A $2.4 billion grant program has renewed hope that a U.S. industry in electric cars and the batteries to propel them won't be hopelessly stuck behind foreign competitors.
The grants, whose recipients were announced yesterday, were billed as the largest auto-battery investment ever. The funds will be split among 48 projects throughout the supply chain, from developing batteries to building manufacturing plants to demonstrating actual vehicles.
Observers hailed the grants as a "down payment" for an industry that, in truth, isn't too far behind its overseas rivals and that could make a profound reduction in U.S. greenhouse gas emissions.
"We're at the beginning of a very large opportunity," said Brian Wynne, president of the Electric Drive Transportation Association. "There's a choke point here. The choke point is the availability of automotive-grade batteries. That choke point is worldwide. That's not a U.S. phenomenon."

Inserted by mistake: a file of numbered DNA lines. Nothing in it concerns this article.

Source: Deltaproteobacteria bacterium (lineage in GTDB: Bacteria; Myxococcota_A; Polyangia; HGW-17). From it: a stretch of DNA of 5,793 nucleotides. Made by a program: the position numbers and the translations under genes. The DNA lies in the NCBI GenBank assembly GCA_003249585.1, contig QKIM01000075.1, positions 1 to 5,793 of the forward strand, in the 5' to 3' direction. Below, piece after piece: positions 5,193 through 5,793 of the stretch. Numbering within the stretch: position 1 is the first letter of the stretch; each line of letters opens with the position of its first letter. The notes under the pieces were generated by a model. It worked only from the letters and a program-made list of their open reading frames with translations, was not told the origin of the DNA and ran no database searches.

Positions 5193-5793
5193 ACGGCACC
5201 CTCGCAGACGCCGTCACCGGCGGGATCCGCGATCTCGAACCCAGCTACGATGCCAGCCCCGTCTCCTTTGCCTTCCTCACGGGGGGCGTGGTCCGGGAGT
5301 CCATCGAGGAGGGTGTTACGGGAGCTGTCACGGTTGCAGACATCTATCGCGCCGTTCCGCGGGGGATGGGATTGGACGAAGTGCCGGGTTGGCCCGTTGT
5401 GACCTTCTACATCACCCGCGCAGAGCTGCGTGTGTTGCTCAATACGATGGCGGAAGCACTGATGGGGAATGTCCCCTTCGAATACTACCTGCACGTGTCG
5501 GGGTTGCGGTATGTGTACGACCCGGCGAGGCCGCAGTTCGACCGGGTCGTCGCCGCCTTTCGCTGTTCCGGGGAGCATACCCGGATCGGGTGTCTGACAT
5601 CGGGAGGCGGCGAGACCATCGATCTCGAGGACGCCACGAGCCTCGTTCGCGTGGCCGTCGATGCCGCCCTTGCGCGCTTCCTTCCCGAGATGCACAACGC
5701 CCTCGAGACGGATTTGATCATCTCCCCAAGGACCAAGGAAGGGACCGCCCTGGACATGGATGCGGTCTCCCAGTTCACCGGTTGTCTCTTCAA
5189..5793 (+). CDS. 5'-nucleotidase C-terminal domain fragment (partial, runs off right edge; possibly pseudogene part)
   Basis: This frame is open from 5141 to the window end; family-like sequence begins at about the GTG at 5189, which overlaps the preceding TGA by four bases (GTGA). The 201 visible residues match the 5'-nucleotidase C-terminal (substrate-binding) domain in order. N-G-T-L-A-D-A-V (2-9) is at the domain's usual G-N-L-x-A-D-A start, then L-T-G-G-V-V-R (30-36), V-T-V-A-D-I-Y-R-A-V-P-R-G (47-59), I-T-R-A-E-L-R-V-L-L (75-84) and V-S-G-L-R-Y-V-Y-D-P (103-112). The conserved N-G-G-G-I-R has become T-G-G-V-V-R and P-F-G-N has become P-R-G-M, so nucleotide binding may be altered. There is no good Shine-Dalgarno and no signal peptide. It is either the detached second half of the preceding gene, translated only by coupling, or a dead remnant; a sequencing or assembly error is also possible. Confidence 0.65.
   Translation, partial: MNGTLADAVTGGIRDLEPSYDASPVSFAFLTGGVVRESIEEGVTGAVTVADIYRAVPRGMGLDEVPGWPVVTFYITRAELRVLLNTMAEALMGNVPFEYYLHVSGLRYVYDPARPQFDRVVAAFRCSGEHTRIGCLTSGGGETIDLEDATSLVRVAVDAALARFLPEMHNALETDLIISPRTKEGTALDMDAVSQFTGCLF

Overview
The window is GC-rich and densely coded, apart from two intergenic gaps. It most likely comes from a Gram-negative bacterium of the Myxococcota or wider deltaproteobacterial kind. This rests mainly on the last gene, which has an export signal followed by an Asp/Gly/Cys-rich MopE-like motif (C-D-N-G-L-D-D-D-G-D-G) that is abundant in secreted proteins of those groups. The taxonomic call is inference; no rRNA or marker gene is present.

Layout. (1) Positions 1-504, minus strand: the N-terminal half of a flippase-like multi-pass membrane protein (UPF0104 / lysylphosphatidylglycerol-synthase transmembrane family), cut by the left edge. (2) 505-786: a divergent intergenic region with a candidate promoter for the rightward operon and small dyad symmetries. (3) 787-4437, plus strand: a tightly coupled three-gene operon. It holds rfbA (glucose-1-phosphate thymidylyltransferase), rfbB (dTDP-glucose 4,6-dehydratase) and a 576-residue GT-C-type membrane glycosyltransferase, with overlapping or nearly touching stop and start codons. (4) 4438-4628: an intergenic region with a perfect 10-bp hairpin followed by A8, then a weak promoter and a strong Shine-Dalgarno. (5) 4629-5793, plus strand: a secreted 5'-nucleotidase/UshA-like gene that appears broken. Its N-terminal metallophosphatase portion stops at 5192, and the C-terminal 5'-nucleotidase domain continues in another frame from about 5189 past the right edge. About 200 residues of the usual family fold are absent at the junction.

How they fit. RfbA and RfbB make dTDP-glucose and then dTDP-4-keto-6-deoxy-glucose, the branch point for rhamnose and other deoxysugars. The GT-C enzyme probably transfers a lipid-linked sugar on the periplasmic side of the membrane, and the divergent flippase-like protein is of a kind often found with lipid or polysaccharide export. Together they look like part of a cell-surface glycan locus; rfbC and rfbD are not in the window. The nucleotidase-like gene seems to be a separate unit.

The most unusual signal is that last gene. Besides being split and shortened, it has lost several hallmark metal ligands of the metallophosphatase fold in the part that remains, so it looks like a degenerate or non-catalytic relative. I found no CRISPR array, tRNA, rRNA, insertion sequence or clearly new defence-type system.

Currently, the U.S. industry sources many of its parts from abroad. Energy Secretary Steven Chu, announcing one grant in North Carolina, said Japan produces 99 percent of the batteries for the hybrid cars on U.S. roads.
American automakers want more domestic production of these batteries, since that would allow them to cut costs. But battery makers have said they can't scale up production without a solid supply chain -- building not just batteries, but also the motors, wiring and other parts that make an electric car work, in the United States.
Attacking a scale-up problem
The federal grants will aim to crack that impasse: While companies will receive federal funding, most will have to match the grant with their own spending, dime for dime.
Mark Duvall, director of electric transportation for the Electric Power Research Institute, a utility-funded think tank, said the funding will drive projects pushed to the sidelines by the recession.